Residents of Doukhobour Road in Shoreacres say a power surge in their area on Thursday damaged electronic equipment, appliances and wiring in their homes.
“I was just sitting at the computer in my office and the light bulb just blew — it didn’t blow up, but I saw this electrical shot come out of the light socket, the whole light lit up with this blue electric spark,” says Geraldine Sookorukoff. “It freaked me out and I figured, ‘wow, the light bulb just blew out, and that was bad.’”
Then things got weirder.
She says the power came back on briefly, but her wall power plugs wouldn’t work, and various bulbs were not working around the house. Then the power went out a second time.
A neighbour then came over.
“She said, ‘I heard this loud pop in my house, I went down to the basement to the breaker and I could smell electrical down there,’” she recalled her neighbour telling her.
When the power finally came back on, Sookorukoff found various pieces of equipment and wall sockets weren’t working, even when she tripped the breakers.
Other neighbours said on a community Facebook page that various equipment — from Xboxes and computers, to Fortis electric meters and Shaw Cable connections — were no longer working after the mysterious surge.
For resident Cathie Beauchamp, the incident seems to have wrecked a specialty rice cooker, a coffee machine and burned out some wall sockets. But she was more concerned about her ability to contact the outside world during the outage.
“All my home services rely on power and left me with no way to call out for assistance nor open my garage,” she told the Castlegar News. “Living with a disability and alone, this left me feeling stranded and frustrated.
“[I] felt so helpless being home alone with no communication,” she added. “It was a pretty intense situation!”
Tree on power line
Fortis BC says a faller cutting down a tree near Shoreacres dropped it on a power line at about 1:20 p.m., causing the outage in the South Slocan area.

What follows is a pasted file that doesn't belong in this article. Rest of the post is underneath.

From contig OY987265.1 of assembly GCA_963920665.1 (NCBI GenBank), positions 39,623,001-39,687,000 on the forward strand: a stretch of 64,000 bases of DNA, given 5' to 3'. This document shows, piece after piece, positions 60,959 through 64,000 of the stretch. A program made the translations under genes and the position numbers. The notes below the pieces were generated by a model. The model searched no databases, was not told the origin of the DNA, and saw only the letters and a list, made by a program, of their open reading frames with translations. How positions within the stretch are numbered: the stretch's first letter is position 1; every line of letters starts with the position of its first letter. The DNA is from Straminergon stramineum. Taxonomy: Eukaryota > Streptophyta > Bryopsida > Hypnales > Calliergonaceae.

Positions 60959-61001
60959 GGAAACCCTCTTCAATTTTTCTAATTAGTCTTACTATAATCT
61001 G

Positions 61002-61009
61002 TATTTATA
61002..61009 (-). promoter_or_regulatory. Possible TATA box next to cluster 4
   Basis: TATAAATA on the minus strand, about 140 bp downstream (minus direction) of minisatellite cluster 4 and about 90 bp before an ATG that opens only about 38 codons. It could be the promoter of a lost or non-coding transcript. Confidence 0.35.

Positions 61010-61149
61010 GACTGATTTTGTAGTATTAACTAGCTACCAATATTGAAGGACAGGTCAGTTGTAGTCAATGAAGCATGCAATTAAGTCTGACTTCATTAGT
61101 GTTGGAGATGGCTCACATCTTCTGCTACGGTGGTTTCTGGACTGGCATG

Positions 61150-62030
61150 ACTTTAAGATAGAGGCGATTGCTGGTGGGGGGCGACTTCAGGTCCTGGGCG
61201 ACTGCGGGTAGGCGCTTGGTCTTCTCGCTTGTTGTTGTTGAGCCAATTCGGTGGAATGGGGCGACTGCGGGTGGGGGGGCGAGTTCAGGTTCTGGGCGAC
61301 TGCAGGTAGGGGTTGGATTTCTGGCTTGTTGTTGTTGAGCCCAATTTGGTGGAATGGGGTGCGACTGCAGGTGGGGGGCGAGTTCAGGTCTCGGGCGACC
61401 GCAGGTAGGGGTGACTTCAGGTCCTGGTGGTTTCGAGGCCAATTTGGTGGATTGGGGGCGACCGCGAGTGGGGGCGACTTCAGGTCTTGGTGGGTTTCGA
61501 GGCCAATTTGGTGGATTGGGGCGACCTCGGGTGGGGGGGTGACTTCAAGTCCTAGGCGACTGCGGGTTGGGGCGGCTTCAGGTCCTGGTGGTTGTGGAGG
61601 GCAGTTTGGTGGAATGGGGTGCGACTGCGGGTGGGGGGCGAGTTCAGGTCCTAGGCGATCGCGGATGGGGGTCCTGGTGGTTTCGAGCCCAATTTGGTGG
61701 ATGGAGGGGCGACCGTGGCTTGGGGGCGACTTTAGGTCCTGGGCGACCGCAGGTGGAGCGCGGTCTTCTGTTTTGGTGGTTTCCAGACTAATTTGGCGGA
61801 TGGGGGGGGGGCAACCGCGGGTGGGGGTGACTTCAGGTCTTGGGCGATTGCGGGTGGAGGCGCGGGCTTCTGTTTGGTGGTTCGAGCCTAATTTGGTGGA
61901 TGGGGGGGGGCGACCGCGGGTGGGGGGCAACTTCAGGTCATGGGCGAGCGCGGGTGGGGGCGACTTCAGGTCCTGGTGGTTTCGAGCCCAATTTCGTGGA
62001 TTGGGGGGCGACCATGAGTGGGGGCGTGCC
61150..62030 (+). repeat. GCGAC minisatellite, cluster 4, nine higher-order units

A spokesman for Fortis BC said 922 customers were left without power immediately, and more were temporarily inconvenienced.
“As a precaution, before we got on site, to make sure everything was safe, we did shut off power to 1,700 other customers temporarily,” says Jas Baweja, “The crew got out there, and were good to go, so we restored power to the 1,700 extra customers. They were out for about 30 minutes.
“Our crews removed the tree, put everybody back on, it was about two hours and 15 minutes that those customers were impacted.”
As for the power surges, he says FortisBC hasn’t received any notice of other problems caused by the outage.
“I can confirm our system worked just at it is supposed to,” says Baweja. “As for surges, we didn’t have any reports of that.”
He says Fortis recommends customers take preventative measures themselves to protect sensitive equipment.
“We would love to encourage our customers to follow the recommendations of the electronic retailers and the instructions that are included with their electronics,” he says.
“Many electronic retailers and manufacturers recommend surge protectors be used to protect equipment that might be sensitive to fluctuations in electricity levels.”
But Sookorukoff says she told Fortis about her problems, and isn’t in the mood to accept the cost of lost equipment.
“I phoned Fortis and told them what happened and she says ‘well, you’re going to have to call an electrician to come in.’ And I said, ‘yeah, and who’s going to pay for that?’”
“She said, ‘you are.’ I said ‘Yeah? Well, I’m not paying the bill. You guys are getting the frickin’ bill.”
There’s no word if the person who felled the tree will face any repercussions for causing the power failure.